Garage Files: How To Capture That New Brake Feeling Again
The step-by-step brake refresh
Brakes can be a real drag, literally. Over time, the hydraulic pistons that were once snappy and responsive can become sticky and sluggish, resulting in everything from noise to brake drag to uneven pad wear. If you’re one of the millions of riders who has suffered from this condition, we can offer some help. There is a quick and easy procedure that can breathe new life into those tired old stoppers, and it doesn’t even require a bleed, any special tools or even much time. It’s called the “brake reset.” This, according to the Shimano multi-service crew, is the most common repair they do for riders and racers when they’re at an event. We can teach you how to do it by yourself.
• 5-millimeter Allen wrench
• 3-millimeter Allen wrench
• Plastic tire lever
• Isopropyl alcohol
• Handful of Q-tips
• Brake-pad spacing chip (specific to your make/model of brake)
• Rotor truing tool, or crescent wrench in a pinch
• Shimano mineral oil (if working on Shimano brakes)
1-If you have a repair stand, start by putting your bike in with the drivetrain facing in. Normally, this is the wrong way to put the bike in a repair stand; however, if you’re only working on the brakes, this orientation allows much easier access to them.
3-Remove the retainer pin, pads and H-spring from the caliper. This Shimano XT brake required a 3-millimeter Allen to remove the retainer pin.
5-Pumping the lever will expose one piston slightly. Do not pump too much, as the piston can be pushed out too far. Three to five millimeters exposed should be perfect for most brakes. With the one piston now exposed, it’s time to clean the surfaces that seal the brake from brake dust, dirt, grime and debris.
8-With the inside and outside of the brake now clean, it’s time to lubricate the piston surface. With Shimano brakes, you should use Shimano-brand mineral oil. Just a couple of drops applied directly on the exposed piston is perfect. Never use any lubricant that’s not specified by the manufacturer for this. Shimano recommends using a few drops of their mineral oil, while other manufacturers recommend continuing to move the pistons and allowing the system to lubricate itself. Using lubricants other than those specified, such as chain lube or fork oil, will cause seal problems, pad contamination and a host of other problems.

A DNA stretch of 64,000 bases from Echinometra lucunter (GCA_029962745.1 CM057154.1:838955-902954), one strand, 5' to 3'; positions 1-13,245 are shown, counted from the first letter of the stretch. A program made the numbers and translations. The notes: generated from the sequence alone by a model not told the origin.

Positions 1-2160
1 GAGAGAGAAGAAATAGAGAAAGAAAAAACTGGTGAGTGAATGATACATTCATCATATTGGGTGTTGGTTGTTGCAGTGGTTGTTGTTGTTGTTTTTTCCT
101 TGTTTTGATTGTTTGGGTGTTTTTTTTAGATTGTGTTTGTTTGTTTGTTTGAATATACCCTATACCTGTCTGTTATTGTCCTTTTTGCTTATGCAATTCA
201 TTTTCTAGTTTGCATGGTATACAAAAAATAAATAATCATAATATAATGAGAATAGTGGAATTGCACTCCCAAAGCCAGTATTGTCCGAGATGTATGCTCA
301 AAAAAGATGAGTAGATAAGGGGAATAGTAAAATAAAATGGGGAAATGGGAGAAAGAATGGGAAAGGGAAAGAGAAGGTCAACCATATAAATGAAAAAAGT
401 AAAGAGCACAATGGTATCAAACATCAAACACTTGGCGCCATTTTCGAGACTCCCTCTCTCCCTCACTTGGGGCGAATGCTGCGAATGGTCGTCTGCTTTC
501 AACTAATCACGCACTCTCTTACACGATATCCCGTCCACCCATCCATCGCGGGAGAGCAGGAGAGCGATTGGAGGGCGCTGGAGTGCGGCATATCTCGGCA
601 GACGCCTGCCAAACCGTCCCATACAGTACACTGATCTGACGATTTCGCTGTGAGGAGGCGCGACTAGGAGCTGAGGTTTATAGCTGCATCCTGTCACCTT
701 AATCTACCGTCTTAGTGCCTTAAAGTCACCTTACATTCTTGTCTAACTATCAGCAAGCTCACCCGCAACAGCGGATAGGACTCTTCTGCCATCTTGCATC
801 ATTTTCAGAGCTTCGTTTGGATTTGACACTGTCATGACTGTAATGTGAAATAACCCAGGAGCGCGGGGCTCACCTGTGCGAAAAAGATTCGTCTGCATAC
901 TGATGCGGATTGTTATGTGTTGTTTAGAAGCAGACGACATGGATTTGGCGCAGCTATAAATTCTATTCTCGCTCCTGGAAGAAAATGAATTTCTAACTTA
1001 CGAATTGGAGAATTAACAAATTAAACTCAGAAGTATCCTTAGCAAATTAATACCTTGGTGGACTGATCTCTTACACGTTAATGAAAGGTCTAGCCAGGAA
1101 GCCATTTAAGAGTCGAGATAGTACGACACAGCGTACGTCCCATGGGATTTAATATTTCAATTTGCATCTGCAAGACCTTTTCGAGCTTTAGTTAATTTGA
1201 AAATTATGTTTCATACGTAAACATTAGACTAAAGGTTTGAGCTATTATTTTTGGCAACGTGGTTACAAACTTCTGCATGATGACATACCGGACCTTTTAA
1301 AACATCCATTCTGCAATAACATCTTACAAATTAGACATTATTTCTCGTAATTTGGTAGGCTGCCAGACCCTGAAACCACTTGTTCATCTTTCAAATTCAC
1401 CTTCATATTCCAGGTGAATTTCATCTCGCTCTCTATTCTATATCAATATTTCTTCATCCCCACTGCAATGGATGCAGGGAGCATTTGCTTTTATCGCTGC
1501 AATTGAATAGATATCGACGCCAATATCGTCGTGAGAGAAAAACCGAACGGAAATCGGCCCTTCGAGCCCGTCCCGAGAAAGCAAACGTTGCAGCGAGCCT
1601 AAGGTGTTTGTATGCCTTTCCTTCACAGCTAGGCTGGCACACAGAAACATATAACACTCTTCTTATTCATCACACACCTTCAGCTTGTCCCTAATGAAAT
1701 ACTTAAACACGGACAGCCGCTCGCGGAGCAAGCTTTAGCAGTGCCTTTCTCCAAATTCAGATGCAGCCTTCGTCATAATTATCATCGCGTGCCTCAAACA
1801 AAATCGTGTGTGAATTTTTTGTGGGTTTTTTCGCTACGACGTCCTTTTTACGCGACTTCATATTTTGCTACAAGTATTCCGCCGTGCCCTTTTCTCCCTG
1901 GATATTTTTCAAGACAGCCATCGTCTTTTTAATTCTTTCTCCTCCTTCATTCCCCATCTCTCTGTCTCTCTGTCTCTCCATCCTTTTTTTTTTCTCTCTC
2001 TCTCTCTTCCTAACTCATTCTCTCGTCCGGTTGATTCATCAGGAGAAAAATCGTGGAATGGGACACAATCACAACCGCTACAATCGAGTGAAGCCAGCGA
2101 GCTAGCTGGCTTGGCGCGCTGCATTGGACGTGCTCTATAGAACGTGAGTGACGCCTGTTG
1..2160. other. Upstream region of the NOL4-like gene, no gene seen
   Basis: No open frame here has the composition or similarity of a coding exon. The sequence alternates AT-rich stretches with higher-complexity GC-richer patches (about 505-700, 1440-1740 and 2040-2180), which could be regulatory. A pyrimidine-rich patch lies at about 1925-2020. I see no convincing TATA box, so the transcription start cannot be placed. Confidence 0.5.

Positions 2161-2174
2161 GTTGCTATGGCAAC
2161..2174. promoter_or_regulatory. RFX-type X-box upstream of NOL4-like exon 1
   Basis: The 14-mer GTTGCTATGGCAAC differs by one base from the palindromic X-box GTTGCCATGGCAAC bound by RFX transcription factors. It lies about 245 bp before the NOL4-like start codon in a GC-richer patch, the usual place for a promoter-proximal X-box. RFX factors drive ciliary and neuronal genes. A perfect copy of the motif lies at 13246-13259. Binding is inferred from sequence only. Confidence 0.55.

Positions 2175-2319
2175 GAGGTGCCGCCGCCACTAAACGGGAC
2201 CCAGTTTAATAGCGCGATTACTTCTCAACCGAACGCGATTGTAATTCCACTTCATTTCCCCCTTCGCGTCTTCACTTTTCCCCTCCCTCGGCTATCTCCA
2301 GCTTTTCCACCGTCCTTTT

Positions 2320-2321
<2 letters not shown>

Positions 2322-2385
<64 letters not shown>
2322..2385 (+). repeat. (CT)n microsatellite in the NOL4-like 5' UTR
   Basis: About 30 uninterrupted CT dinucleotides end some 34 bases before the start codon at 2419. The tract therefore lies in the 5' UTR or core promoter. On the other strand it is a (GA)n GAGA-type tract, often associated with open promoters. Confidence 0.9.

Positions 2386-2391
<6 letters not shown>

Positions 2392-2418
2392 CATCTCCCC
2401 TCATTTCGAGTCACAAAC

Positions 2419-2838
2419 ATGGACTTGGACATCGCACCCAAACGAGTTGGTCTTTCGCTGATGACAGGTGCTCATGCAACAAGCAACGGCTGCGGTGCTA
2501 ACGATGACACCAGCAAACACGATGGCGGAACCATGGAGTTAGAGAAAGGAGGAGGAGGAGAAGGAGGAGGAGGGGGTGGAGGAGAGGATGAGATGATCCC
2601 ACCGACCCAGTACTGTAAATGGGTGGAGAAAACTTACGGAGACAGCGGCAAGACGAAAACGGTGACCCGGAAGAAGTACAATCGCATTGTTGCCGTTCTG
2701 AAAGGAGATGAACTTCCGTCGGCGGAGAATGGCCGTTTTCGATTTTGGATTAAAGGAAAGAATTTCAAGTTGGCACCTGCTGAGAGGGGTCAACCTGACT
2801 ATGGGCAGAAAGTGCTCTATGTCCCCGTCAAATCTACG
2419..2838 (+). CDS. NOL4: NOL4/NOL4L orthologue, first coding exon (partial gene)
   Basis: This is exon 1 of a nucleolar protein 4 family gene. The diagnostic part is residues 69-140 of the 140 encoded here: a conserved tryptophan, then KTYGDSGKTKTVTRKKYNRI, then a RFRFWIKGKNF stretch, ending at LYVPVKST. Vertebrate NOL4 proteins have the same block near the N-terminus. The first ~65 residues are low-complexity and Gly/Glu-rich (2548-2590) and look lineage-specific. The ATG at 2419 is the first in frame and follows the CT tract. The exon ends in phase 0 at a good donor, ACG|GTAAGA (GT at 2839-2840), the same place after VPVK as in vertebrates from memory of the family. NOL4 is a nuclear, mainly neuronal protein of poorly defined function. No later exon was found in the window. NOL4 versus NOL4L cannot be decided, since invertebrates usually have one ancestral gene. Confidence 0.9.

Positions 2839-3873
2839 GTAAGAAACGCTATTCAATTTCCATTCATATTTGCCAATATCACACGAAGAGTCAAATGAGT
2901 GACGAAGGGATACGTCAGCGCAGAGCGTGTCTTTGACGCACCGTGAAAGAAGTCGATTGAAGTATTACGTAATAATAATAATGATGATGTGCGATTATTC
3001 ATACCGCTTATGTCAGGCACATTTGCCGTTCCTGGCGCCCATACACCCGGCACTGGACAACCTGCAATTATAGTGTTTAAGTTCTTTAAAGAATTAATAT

9-Use the plastic tirelever to push the clean piston back into place. Sometimes, using the body of the caliper for leverage with the tire lever can be useful. Then, repeat with the opposite-side piston. Extract the piston using the tire lever and pumping process, then clean with a fresh isopropyl-soaked Q-tip.
10-Once cleaned and lubed, check to see that the pistons are extending equally by pumping the brakes one to two times without the pads, wheel or rotor in. If they look like this, with an equal amount of piston showing after the couple of pumps, you’re ready to re-assemble.
12-Use the paper towel to thoroughly clean all the surfaces of the brake. We prefer this handy “flossing” tech- nique for cleaning the inside of the brake, which is likely coated with the lubricating oil you just applied.
14-Double-check that all surfaces in and around the brake caliper are clean. Frames and brake adapters love to hide small pools of fluids that can instantly contaminate pads. Once everything is clean, it’s time to reinstall the pads.
17-Most brake manufacturers make a plastic pad spacer chip that’s designed to perfectly space the pads before the rotor is installed. These typically come with new brakes, but can also be found at the local bike shop. Ask your favorite shop mechanic for one for your model of brake and add it to your toolbox.
22-With the brake applied, tighten the caliper mounting bolts. It’s helpful to alternate between the two bolts as you’re tightening them. Tighten the first bolt about halfway, then the other, then finish torquing the first, then the second. This prevents the caliper from moving while the bolts are being tightened.
23-If the squeeze-and-tighten method doesn’t work, use the window on top of the brake to check the alignment of the brake and the trueness of the rotors. You should be able to see a bit of daylight between both sides of the rotor and the pads. Spin the wheel to ensure this is true all the way around the rotor.
24-If your rotor is slightly off—and most are—you can use a rotor truing tool, like this one from Wolf Tooth Components, to bring it back to true. Gently work the rotor in the direction it needs to go. This can also be done with a small crescent wrench—just be sure it’s free of contaminants before throwing it on the rotor.
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